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Судебные дела / Зарубежная практика  / ALFRED J. MARTIN, Petitioner-Appellant, v. COMMISSIONER OF INTERNAL REVENUE, Respondent-Appellee. , UNITED STATES COURT OF APPEALS FOR THE FOURTH CIRCUIT, No. 01-2436, June 28, 2002



ALFRED J. MARTIN, Petitioner-Appellant, v. COMMISSIONER OF INTERNAL REVENUE, Respondent-Appellee.


No. 01-2436

June 28, 2002


Argued: May 8, 2002

Decided: June 28, 2002

Appeal from the United States Tax Court.

(Tax Ct. No. 86-32146)

Before WIDENER, WILLIAMS, and TRAXLER, Circuit Judges.

Affirmed by unpublished per curiam opinion.


ARGUED : Patricia Tucker, LAFLIN, LIEUWEN, TUCKER, PICK & HEER, P.A., Albuquerque, New Mexico, for Appellant. Patricia McDonald Bowman, Tax Division, UNITED STATES DEPARTMENT OF JUSTICE, Washington, D.C., for Appellee. ON BRIEF : Eileen J. O'Connor, Assistant Attorney General, Gilbert S. Rothen-berg, Tax Division, UNITED STATES DEPARTMENT OF JUSTICE, Washington, D.C., for Appellee.

Unpublished opinions are not binding precedent in this circuit. See Local Rule 36(c).



Alfred J. Martin appeals from the tax court's determination that a $50,000 tax payment that he made in 1996 was credited properly by the Internal Revenue Service (IRS) to his tax liability for 1980 rather than for 1981 and 1982. Finding no error, we affirm.


Martin was married to Amilu Rothhammer during 1980; they were divorced in 1981. Martin and Rothhammer are both physicians. Prior to 1980, they bought a limited partnership interest in Winchester Oil & Gas, one of the "Manhattan group" of approximately 20 partner-ships. (A. at 16.) 1 The Manhattan partnerships were involved in a group of tax court cases, the "Elektra-Hemisphere" cases. See Krause v. Commissioner , 99 T.C. 132 (1992), aff'd sub nom. Hildebrand v. Commissioner , 28 F.3d 1024 (10th Cir. 1994) (the "test case"). The general partners of the Manhattan partnerships hired a law firm, Mathias & Berg, to litigate the test case regarding the permissibility of certain loss deductions claimed by the limited partners and also to file petitions challenging tax determinations at the request of any of the limited partners.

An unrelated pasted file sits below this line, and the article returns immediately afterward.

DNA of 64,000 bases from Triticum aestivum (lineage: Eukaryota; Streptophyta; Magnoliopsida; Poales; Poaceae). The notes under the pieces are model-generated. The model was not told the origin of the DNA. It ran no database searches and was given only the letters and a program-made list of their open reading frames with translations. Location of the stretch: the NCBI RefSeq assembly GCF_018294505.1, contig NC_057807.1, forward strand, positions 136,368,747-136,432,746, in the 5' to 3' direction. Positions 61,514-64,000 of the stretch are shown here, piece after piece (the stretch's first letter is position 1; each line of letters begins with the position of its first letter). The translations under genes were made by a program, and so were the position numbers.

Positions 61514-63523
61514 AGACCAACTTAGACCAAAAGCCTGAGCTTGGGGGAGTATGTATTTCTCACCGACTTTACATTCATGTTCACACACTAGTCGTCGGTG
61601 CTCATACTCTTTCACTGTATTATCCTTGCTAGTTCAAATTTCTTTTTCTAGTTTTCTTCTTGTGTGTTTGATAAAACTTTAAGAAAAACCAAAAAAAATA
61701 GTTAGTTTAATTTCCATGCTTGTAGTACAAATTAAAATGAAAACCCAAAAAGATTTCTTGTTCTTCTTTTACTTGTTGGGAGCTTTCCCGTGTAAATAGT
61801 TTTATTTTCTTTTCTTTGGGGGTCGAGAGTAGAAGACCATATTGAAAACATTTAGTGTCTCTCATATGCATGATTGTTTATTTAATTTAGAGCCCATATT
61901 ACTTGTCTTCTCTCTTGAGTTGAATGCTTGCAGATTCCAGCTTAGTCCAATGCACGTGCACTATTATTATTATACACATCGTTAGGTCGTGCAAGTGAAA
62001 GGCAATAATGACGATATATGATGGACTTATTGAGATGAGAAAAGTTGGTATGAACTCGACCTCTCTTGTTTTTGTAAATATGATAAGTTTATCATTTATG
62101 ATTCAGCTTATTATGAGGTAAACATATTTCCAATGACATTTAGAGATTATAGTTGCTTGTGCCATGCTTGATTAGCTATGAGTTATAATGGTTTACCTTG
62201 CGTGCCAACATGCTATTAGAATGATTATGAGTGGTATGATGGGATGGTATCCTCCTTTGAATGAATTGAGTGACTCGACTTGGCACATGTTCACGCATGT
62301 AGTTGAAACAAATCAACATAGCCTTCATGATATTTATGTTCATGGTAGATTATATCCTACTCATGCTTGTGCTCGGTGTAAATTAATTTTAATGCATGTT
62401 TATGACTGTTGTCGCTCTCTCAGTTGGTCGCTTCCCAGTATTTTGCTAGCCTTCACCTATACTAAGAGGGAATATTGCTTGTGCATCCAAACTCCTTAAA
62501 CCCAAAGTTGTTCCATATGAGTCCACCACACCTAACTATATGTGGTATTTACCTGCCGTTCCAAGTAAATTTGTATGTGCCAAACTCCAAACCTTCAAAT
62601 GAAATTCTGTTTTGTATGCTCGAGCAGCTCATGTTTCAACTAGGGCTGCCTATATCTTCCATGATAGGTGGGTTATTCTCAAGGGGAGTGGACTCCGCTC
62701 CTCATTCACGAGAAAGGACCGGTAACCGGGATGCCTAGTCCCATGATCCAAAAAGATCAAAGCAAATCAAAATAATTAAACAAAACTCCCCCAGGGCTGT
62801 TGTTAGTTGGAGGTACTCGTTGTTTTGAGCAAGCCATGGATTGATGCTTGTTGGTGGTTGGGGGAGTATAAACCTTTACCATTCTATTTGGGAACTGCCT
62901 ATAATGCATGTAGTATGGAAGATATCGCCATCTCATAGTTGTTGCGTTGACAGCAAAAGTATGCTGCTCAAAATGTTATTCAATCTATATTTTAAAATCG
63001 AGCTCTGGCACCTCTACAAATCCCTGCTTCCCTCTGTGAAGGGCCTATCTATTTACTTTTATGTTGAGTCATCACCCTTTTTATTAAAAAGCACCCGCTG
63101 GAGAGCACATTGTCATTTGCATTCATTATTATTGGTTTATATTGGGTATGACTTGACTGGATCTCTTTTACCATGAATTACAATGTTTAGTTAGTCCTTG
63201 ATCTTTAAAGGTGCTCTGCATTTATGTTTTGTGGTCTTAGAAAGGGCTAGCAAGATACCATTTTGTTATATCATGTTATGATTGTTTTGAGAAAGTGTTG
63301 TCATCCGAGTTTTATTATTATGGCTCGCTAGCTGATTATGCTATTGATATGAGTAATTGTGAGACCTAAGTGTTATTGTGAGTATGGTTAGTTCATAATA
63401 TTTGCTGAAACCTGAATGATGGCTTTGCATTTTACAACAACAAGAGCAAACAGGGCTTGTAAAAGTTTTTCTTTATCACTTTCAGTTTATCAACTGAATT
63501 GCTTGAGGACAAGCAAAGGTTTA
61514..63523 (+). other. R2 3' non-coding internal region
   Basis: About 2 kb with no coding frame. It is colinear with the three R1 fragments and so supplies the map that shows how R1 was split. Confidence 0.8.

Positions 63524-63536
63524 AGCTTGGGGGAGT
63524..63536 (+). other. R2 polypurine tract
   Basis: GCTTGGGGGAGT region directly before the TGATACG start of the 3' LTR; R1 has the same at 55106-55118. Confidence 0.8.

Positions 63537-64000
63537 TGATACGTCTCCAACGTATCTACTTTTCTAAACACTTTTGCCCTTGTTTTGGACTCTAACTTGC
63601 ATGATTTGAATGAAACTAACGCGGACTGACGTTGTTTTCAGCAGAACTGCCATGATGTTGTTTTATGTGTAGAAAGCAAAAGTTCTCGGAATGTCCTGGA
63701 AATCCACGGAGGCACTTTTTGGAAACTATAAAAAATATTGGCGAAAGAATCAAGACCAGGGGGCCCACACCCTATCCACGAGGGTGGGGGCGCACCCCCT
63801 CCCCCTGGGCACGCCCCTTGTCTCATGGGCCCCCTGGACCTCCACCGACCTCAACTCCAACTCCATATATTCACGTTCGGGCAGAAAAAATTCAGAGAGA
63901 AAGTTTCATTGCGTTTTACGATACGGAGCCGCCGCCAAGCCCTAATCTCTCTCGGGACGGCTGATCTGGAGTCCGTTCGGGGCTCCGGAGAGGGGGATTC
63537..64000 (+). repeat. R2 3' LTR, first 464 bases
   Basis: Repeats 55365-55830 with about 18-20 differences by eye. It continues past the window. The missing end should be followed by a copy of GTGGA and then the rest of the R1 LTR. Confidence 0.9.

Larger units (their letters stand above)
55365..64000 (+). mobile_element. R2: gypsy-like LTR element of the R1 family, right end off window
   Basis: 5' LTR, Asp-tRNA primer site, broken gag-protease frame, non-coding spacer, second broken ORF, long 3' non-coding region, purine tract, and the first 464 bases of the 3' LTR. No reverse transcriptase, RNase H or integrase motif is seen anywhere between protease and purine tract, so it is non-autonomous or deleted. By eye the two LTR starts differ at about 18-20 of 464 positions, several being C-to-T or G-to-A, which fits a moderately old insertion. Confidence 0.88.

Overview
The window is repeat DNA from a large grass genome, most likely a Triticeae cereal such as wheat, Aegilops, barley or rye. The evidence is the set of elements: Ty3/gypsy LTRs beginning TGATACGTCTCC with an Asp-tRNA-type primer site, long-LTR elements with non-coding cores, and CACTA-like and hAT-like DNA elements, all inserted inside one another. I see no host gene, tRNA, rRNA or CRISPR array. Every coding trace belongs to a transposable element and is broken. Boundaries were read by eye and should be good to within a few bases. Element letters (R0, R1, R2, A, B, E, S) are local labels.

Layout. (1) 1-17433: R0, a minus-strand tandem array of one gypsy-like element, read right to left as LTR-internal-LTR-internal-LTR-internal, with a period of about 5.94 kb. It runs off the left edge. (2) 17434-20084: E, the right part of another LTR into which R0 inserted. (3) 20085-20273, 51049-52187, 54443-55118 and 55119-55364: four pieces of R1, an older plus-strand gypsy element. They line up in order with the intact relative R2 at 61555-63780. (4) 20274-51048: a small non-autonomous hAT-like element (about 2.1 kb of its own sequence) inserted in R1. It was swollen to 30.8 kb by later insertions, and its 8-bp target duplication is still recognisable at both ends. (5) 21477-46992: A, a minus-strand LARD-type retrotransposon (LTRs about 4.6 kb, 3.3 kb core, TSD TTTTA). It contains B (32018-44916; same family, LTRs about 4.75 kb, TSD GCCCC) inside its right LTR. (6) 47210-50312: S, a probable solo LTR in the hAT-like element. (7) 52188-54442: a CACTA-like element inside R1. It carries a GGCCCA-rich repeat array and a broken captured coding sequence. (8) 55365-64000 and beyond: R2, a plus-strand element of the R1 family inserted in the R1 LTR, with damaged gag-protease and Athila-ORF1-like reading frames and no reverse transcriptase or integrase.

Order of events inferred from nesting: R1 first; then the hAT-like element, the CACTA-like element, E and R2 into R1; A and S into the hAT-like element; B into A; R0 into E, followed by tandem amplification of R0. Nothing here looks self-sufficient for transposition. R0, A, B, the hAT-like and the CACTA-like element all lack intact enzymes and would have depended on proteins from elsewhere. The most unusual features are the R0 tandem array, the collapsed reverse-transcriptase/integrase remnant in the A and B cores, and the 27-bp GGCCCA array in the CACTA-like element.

1 References to the appendix provided by Martin will be denoted by the abbreviation "A." References to the IRS's supplemental appendix will be denoted by "S.A."


The IRS determined a joint deficiency against Martin and Roth-hammer for the tax year 1980 in the amount of $56,771, as well as a penalty in the amount of $16,085 for a valuation overstatement. For 1981 and 1982, Martin filed as a single taxpayer; the IRS determined a deficiency against Martin alone for 1981 and 1982 in the amounts of $14,827 and $298, respectively. For 1981 and 1982, the IRS also determined that Martin was liable for negligence and failure-to-file penalties totaling approximately $1,100. On August 4, 1986, Mathias & Berg filed a tax court petition on behalf of Martin and Rothhammer, disputing the IRS's determinations for 1981 and 1982. 2 On September 6, 1988, Mathias & Berg filed a petition on behalf of both Martin and Rothhammer challenging the IRS's 1980 deficiency determination. Resolution of each of these petitions was delayed by the need to await the ruling in the test case. Hildebrand , 28 F.3d at 1026.


2 The petition erroneously included Rothhammer, who was not a party to Martin's 1981 and 1982 returns; Rothhammer filed a motion to dismiss and was removed as a party to the 1981 and 1982 litigation.


On August 9, 1996, Martin sent Mathias & Berg a check in the amount of $50,000, payable to the IRS (the $50,000 payment), with a cover letter referencing the docket number for the 1980 tax court case and indicating that the payment was towards a "good faith settlement" of Martin's "half of the obligation." (A. at 33.) Martin also enclosed a check in the amount of $500, payable to Mathias & Berg, for their review of the IRS's interest calculations, and stated in his cover letter that Rothhammer should reimburse half of this review fee. On August 14, 1996, Mathias & Berg wrote Martin and Roth-hammer, stating that Martin's $50,000 check had been sent to the IRS for credit against the joint liability of Martin and Rothhammer for the 1980 tax year. On the same date, Mathias & Berg sent the check to the IRS with express instructions to credit it against potential liability for 1980. On November 18, 1996, Martin wrote Mathias & Berg, stating that he would not send any funds beyond the $50,000 he had paid "until such time as my former wife has matched that amount." (S.A. at 46.)